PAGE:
The full guidelines are available here to download: https://nrc-publications.canada.ca/eng/view/object/?id=27058e87-e928-4151-8946-b9e08b44d8f7
These guidelines delve into many topics to support comprehensive benefit cost analysis. As the effects of a changing climate on flood damages (and adaptation benefits of reducing them) are considered, trends in extreme rainfall across Canada are reviewed in the foundation research. The review shows that on average extreme rainfall intensities have not increased when the most recently observed data is considered.
Extreme rainfall intensities can be characterized by the high return period values in Intensity-Duration-Frequency (IDF) statistics. For example the 100-year rainfall intensity would be the rate of rainfall over a range of durations that has a 1% chance (i.e., 1/100) of occurring in a single year, based on the statistical analysis of past observations. Similarly 50-year storm rainfall rates have a 2% change of occurring during any year (i.e., 1/50), 25-year rainfall has a 4% chance, 10-year has a 10% chance, etc..
The guidelines present the following table showing 2-year to 100-year design rainfall intensity trends at 226 climate stations across Canada for durations of 5 minutes to 24 hours (Appendix E, Table 17):
As shown, 100-year storm intensities have decreased on average by 0.5% from the v2.00 to the v3.10 Engineering Climate Datasets. On average the derived 10-year to 50-year rainfall rates have decreased as well.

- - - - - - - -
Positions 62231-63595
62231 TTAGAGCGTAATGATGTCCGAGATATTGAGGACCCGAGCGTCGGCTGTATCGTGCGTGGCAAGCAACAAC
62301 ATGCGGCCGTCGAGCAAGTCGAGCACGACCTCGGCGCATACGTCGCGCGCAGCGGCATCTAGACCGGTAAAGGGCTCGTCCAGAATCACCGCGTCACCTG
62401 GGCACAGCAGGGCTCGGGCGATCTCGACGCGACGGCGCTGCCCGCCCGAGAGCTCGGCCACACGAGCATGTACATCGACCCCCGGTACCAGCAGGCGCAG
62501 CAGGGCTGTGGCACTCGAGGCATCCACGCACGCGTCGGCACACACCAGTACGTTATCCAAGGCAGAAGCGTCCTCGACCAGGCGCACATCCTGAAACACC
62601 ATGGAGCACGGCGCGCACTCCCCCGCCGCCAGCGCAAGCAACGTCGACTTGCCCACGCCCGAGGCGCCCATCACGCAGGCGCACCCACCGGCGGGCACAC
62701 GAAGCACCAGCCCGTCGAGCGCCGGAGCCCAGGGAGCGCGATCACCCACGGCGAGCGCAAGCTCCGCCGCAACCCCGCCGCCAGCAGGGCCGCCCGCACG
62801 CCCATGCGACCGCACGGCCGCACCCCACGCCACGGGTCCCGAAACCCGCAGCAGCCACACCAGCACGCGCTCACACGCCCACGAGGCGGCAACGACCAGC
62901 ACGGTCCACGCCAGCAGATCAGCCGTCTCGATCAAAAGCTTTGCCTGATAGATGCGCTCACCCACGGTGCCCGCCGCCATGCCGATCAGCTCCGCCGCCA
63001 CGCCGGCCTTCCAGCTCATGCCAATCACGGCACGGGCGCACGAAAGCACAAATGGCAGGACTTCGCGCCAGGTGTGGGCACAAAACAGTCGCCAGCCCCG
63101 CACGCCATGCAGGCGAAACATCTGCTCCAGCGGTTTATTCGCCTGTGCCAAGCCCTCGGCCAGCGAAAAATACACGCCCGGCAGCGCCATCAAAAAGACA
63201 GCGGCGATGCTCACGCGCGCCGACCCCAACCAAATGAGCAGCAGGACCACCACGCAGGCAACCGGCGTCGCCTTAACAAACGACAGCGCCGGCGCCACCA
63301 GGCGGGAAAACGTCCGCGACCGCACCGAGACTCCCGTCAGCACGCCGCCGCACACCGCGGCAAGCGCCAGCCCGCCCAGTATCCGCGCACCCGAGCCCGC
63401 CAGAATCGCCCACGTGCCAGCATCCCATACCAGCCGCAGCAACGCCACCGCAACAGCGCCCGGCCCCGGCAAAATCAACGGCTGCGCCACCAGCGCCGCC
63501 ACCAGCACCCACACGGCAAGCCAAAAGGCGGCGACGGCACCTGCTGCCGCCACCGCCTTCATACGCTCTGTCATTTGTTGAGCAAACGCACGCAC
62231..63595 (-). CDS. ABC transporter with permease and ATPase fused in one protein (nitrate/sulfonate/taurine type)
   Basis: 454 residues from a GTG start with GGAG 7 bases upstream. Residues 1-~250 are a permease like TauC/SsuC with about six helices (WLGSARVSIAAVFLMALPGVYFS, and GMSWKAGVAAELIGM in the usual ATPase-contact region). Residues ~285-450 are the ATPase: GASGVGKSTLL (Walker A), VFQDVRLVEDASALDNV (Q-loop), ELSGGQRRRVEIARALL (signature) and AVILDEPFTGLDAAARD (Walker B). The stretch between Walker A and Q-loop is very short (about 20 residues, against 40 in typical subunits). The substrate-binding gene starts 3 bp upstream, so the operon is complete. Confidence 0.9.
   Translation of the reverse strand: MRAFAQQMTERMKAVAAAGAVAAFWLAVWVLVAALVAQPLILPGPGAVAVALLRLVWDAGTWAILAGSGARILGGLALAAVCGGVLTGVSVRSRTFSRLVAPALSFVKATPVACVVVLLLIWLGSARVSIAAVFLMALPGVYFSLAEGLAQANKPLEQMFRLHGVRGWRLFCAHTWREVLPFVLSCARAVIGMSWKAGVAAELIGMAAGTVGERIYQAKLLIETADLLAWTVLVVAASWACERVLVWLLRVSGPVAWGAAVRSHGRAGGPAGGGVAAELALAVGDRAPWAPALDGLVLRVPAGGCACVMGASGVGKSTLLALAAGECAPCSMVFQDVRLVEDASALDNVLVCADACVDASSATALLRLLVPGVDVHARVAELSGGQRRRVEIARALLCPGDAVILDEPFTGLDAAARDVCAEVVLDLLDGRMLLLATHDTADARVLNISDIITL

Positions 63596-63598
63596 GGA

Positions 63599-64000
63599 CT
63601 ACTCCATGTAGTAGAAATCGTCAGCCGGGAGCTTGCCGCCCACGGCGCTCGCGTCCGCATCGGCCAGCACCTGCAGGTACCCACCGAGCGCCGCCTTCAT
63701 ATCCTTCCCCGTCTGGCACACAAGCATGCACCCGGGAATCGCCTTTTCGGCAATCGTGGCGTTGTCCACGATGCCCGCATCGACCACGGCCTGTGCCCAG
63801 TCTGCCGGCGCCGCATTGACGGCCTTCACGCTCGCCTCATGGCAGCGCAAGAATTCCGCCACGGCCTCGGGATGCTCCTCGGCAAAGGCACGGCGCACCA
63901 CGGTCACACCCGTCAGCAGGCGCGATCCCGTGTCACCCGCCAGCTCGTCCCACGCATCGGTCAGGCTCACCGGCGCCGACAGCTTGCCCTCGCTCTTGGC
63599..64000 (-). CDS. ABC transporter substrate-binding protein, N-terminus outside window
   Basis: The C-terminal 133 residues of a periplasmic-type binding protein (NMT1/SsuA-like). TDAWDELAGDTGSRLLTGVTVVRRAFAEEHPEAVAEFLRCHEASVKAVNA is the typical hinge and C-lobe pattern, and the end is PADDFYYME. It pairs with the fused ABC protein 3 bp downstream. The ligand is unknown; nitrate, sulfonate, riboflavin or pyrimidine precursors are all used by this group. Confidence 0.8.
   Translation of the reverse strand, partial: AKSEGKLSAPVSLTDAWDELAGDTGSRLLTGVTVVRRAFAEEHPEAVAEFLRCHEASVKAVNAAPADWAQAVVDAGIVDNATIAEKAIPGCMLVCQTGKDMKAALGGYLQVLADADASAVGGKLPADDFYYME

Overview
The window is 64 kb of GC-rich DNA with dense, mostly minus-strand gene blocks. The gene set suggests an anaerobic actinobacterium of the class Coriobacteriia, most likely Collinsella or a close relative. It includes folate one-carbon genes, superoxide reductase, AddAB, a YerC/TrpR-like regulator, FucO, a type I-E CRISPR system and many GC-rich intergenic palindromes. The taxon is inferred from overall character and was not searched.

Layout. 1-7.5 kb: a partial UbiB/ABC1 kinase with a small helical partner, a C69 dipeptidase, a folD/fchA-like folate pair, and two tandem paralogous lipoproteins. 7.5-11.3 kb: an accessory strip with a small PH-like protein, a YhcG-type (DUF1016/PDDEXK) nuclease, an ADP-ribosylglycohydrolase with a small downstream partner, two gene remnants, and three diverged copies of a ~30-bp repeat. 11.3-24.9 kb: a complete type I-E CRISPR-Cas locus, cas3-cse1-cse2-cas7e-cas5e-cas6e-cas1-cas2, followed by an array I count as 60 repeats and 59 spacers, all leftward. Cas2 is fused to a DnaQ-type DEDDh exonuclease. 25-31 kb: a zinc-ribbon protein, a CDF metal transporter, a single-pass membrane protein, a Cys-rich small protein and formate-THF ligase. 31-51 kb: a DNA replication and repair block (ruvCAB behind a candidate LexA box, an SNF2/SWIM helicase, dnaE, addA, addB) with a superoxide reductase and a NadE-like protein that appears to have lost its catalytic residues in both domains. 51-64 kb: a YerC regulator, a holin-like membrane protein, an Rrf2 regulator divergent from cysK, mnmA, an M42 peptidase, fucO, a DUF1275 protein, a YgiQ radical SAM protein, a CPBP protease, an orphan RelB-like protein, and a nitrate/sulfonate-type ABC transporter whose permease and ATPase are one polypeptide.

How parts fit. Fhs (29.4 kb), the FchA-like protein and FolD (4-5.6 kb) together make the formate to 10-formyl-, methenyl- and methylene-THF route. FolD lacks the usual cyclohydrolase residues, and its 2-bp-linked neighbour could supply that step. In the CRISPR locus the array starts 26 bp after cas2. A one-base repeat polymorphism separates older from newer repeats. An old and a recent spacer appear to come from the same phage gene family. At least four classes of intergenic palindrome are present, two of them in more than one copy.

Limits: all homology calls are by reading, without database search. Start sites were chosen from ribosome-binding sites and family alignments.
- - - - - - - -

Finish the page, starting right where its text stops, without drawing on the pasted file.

IDF intensity values are derived from observed annual maximum rainfall values, called an annual maximum series (AMS). One can look at the trends in AMS values to understand how derived 'return period' intensities are changing over time. The NRC guidelines summarized Environment and Climate Change Canada's analysis of these trends across Canada in the following table (Appendix E, Table 11):
The table counts instances where observed rainfall has decreased significantly (i.e., a statistically strong trend), has decreased (a weaker trend), has not changed, has increased (a weak trend), or has increased significantly (a strong trend). Across Canada the totals show decreasing trends in 131+2235=2366 data points and increasing trends in 2526+251=2777 data points. And 266 data points showed no change. This summary indicates that both decreases and increases are occurring, with slightly more increases.
The NRC guidelines present additional analysis of more regional trends as well. This can help practitioners understand recent changes in extreme rainfall affecting local flood damages. For example the AMS trends in southern and northern Ontario are presented in the following two tables (Appendix E, Annex E1, Table A Part 3 & Part 4):
Ontario is shown to have increasing and decreasing AMS values (i.e., annual maximum observed rainfall) that varies by location (climate station) and duration. In some cases annual maximum rainfall is decreasing/unchanged or increasing/unchanged for all durations while in others short duration values have increased while long duration values have decreased - or vise versa. For example:
Stations with all decreasing/unchanged trends for all durations:
- Elora RCS
- Hamilton A
- Toronto City
- Toronto North York
- Sioux Lookouk
- Geralton A
- Thunderbay CS
Overall 2-year rainfall intensities, representing smaller storm severity, have decreased. Meanhile 100-year intensities have increased and decreased. This analysis aggregates all durations. Given the variability from station to station shown earlier (e.g., Toronto City has decreasing trends while Toronto North York has increasing trends, trends in long and short durations are inconsistent at individual stations), there is a benefit in aggregating larger sets of data (across durations and geography) to estimate overall regional trends.